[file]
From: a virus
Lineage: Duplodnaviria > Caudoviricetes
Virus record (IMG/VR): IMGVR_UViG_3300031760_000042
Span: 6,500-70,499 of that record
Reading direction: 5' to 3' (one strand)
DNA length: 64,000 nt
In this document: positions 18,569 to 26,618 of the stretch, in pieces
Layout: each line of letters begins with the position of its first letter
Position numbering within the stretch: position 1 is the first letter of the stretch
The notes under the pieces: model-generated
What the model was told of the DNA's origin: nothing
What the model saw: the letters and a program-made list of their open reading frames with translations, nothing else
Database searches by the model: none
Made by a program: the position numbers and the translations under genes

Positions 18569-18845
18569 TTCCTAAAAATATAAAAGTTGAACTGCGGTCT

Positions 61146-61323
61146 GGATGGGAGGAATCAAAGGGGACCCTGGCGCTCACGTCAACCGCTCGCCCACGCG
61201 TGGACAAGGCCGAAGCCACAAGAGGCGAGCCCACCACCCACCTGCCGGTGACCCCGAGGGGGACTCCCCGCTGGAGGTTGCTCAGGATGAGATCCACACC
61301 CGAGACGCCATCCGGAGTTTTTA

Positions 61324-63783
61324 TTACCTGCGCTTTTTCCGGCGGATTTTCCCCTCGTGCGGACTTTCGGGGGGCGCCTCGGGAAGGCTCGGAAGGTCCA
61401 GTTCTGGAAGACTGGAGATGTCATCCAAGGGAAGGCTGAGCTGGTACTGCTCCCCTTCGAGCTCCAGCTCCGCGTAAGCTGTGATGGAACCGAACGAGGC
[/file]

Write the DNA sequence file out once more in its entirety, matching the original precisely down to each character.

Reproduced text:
From: a virus
Lineage: Duplodnaviria > Caudoviricetes
Virus record (IMG/VR): IMGVR_UViG_3300031760_000042
Span: 6,500-70,499 of that record
Reading direction: 5' to 3' (one strand)
DNA length: 64,000 nt
In this document: positions 18,569 to 26,618 of the stretch, in pieces
Layout: each line of letters begins with the position of its first letter
Position numbering within the stretch: position 1 is the first letter of the stretch
The notes under the pieces: model-generated
What the model was told of the DNA's origin: nothing
What the model saw: the letters and a program-made list of their open reading frames with translations, nothing else
Database searches by the model: none
Made by a program: the position numbers and the translations under genes

Positions 18569-18845
18569 TTCCTAAAAATATAAAAGTTGAACTGCGGTCT

Positions 61146-61323
61146 GGATGGGAGGAATCAAAGGGGACCCTGGCGCTCACGTCAACCGCTCGCCCACGCG
61201 TGGACAAGGCCGAAGCCACAAGAGGCGAGCCCACCACCCACCTGCCGGTGACCCCGAGGGGGACTCCCCGCTGGAGGTTGCTCAGGATGAGATCCACACC
61301 CGAGACGCCATCCGGAGTTTTTA

Positions 61324-63783
61324 TTACCTGCGCTTTTTCCGGCGGATTTTCCCCTCGTGCGGACTTTCGGGGGGCGCCTCGGGAAGGCTCGGAAGGTCCA
61401 GTTCTGGAAGACTGGAGATGTCATCCAAGGGAAGGCTGAGCTGGTACTGCTCCCCTTCGAGCTCCAGCTCCGCGTAAGCTGTGATGGAACCGAACGAGGC